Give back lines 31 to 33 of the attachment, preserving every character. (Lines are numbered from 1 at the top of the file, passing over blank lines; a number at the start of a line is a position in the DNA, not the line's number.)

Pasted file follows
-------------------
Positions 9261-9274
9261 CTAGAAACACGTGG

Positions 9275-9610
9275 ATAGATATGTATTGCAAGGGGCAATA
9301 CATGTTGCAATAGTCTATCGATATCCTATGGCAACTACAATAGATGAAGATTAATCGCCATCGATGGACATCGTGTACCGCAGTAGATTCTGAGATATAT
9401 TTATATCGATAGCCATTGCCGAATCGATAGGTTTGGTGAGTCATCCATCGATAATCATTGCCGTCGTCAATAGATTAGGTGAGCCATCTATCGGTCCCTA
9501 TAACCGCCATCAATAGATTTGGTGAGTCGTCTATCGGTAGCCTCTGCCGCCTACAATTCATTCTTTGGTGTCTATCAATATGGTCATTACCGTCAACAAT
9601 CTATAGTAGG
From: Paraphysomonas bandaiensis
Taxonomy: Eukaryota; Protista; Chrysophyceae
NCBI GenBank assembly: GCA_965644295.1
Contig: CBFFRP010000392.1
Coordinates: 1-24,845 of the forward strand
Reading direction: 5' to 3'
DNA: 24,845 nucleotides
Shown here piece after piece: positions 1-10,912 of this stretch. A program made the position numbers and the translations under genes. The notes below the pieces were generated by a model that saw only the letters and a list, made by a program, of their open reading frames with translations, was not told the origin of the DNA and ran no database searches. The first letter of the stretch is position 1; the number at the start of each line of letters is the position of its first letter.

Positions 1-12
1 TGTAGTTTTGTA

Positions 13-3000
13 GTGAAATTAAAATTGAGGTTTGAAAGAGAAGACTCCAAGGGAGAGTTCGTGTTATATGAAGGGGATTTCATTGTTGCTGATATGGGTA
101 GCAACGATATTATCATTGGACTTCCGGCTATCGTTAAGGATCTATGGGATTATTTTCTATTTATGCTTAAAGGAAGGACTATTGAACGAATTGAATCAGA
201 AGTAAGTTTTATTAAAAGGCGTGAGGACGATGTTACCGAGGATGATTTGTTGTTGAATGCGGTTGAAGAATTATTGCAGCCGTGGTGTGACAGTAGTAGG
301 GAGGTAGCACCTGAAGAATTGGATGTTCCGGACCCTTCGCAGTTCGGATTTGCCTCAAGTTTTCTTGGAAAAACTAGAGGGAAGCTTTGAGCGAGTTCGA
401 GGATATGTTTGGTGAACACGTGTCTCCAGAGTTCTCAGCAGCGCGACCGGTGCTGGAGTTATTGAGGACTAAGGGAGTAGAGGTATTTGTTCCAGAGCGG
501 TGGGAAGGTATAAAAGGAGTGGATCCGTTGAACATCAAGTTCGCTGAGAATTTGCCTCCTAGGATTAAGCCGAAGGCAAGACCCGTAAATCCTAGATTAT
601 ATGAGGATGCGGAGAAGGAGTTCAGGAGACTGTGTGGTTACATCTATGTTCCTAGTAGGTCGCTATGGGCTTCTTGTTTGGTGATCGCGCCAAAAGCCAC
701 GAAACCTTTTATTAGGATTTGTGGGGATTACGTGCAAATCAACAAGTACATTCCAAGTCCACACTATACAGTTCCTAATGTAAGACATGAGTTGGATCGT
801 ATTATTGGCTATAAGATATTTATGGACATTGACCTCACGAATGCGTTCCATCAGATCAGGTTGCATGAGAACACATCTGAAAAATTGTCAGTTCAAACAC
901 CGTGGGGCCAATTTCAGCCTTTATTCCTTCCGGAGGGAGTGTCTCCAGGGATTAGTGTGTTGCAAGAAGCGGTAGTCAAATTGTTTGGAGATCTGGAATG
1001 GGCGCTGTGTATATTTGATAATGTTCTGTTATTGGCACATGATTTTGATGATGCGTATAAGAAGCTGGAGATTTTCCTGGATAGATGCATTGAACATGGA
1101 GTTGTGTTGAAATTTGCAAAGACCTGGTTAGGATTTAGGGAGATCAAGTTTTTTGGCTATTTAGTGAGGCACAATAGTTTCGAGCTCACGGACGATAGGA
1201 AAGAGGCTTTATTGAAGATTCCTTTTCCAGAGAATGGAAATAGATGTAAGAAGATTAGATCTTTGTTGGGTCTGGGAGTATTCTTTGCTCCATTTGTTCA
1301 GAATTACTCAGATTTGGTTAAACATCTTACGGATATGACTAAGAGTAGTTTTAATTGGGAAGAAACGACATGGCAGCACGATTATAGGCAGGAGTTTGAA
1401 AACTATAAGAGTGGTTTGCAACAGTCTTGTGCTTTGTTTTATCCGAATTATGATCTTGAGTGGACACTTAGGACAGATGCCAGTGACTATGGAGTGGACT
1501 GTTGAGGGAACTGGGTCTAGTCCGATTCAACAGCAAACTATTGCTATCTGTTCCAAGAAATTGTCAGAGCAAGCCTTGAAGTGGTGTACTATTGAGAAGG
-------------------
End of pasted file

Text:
1101 GTTGTGTTGAAATTTGCAAAGACCTGGTTAGGATTTAGGGAGATCAAGTTTTTTGGCTATTTAGTGAGGCACAATAGTTTCGAGCTCACGGACGATAGGA
1201 AAGAGGCTTTATTGAAGATTCCTTTTCCAGAGAATGGAAATAGATGTAAGAAGATTAGATCTTTGTTGGGTCTGGGAGTATTCTTTGCTCCATTTGTTCA
1301 GAATTACTCAGATTTGGTTAAACATCTTACGGATATGACTAAGAGTAGTTTTAATTGGGAAGAAACGACATGGCAGCACGATTATAGGCAGGAGTTTGAA